The Isdal Woman
In 1970, a group of hikers outside of Bergen, Norway, suddenly came upon the charred, naked corpse of a woman in the middle of the Isdalen Valley. The body was nicknamed the Isdal Woman, presumably because "Joanie Storm" was considered too disrespectful to her memory, and the investigation that followed was so bizarre and surreal that it was more like a television series by David Lynch than actual police work.
Maybe it's time to take Detective Lynch off this case.
First, the items scattered around her body might as well have been arranged to spell "ambush murder" on the ground next to her. Bottles of gasoline and liquor, a mostly incinerated passport, and enough sleeping pills to kill a Hollywood screen legend were found close enough to have been hastily dropped by a stab-bandit upon hearing the echo of approaching footsteps. But the Isdal Woman herself was difficult to identify, immolated remains notwithstanding -- her fingerprints had been sanded away, and apart from evidence of some work that might have been done in Latin America, her dental records returned no matches.
It seemed like investigators had caught a break when two of her suitcases were discovered in a safety deposit box at a train station, but all of the clothing packed inside had been stripped of their labels. There was a prescription bottle, but the identifying label that might have contained her name and address had been peeled off. In addition, the police found several fake passports adorned with entrance stamps from Moscow (this was back during the Cold War, so fake passports from Russia were highly suspect), and there were 500 deutschemarks sewn into the lining of one of the bags. She also apparently wore a collection of wigs and wrote notes to herself in code. Either she was James goddamn Bond or her murderer was playing an elaborate practical joke.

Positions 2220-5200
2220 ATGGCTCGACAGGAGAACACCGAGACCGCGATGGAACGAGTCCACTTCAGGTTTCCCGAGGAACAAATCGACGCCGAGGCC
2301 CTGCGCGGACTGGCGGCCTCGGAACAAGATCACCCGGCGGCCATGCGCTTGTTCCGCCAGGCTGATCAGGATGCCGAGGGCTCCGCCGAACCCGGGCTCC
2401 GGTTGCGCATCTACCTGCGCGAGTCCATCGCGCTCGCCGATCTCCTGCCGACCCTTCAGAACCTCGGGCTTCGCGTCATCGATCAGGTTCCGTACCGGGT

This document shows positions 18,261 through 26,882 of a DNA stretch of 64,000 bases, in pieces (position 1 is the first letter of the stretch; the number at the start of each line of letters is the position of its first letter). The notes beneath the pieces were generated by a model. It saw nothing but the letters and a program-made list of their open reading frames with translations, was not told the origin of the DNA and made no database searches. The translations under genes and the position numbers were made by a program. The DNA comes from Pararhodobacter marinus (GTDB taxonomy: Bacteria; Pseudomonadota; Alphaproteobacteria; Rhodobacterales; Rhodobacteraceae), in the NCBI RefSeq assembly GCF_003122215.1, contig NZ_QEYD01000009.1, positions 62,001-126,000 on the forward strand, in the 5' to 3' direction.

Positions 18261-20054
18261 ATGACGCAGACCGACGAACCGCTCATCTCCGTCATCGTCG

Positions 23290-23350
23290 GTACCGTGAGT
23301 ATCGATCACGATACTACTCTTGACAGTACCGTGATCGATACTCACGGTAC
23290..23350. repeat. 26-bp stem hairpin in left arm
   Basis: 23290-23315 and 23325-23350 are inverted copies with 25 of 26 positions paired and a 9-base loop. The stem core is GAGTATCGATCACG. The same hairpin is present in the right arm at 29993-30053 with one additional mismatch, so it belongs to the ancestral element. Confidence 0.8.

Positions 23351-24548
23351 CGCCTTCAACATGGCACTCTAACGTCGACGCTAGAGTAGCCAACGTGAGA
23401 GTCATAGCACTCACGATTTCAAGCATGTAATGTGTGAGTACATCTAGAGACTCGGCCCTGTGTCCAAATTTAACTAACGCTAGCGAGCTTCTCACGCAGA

A woman who travels the world under an assumed name with a collection of wigs? Sounds mighty suspicious.
Furthermore, despite a pool of over 100 eyewitnesses who all claimed to have seen her on the days leading up to her death, nobody could agree on anything except a general description of what she looked like, which usually boiled down to some variation of "an attractive foreign lady in her 30s or 40s." She might have been German, or Italian, or French, or she just might have known how to speak those languages. She used a handful of different names, all fake, during her stay in various hotels around Norway, and the primary witness, an Italian photographer who had dinner with the Isdal Woman before she died (and who had previously been questioned in an unrelated rape case), said she was an antiques collector from South Africa on a sightseeing trip, but he couldn't remember any useful details.
"She liked dousing herself in lighter fluid and smoking cigars. D'ya think that might be relevant?"
She was last seen hiking in evening wear (which, generally speaking, is not the attire one selects to go traipsing through a rocky forest of mystery in the middle of the night), being closely followed by two large men in black clothing. Her body was discovered a few days later, burned to a cinder, laced with alcohol and sleeping pills, and with evidence of blunt force trauma on the back of her neck. The police were so baffled by every single facet of the case that they literally gave up, ruling the Isdal Woman's death a suicide because, hey, why not.
Perseus, the Soviet Spy in the Manhattan Project